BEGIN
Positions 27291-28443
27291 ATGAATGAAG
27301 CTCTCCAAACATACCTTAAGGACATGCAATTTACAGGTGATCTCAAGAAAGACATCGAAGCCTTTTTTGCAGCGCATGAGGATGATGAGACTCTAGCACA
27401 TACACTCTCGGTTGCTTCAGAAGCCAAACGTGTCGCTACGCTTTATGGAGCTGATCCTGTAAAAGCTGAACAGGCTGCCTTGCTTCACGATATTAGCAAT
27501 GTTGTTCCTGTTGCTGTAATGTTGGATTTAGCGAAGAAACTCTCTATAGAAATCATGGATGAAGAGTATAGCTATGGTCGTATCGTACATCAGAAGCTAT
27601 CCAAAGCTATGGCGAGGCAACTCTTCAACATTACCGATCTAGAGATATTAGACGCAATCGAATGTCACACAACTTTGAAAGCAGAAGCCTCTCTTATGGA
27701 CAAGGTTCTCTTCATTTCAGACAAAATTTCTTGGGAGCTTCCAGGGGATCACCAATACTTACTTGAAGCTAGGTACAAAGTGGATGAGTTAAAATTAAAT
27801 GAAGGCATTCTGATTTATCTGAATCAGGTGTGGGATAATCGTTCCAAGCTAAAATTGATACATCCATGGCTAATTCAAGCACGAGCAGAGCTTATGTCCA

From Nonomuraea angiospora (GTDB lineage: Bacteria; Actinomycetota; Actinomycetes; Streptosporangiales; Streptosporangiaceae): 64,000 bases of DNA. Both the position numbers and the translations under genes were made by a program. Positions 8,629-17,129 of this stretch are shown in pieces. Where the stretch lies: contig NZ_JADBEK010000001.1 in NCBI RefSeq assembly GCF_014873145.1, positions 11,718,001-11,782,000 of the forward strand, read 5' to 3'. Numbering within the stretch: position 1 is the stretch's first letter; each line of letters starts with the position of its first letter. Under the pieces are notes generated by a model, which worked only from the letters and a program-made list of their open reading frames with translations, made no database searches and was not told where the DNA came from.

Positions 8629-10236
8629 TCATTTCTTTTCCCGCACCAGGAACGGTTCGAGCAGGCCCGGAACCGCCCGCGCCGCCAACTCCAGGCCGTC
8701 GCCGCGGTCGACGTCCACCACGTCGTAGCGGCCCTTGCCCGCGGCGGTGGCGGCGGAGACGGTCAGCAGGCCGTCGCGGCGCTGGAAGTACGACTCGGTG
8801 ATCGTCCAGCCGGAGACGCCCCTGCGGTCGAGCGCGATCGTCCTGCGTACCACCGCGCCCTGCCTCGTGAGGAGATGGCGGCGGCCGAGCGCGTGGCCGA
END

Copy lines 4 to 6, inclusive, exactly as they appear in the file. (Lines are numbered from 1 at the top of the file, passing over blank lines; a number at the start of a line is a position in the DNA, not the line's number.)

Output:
27401 TACACTCTCGGTTGCTTCAGAAGCCAAACGTGTCGCTACGCTTTATGGAGCTGATCCTGTAAAAGCTGAACAGGCTGCCTTGCTTCACGATATTAGCAAT
27501 GTTGTTCCTGTTGCTGTAATGTTGGATTTAGCGAAGAAACTCTCTATAGAAATCATGGATGAAGAGTATAGCTATGGTCGTATCGTACATCAGAAGCTAT
27601 CCAAAGCTATGGCGAGGCAACTCTTCAACATTACCGATCTAGAGATATTAGACGCAATCGAATGTCACACAACTTTGAAAGCAGAAGCCTCTCTTATGGA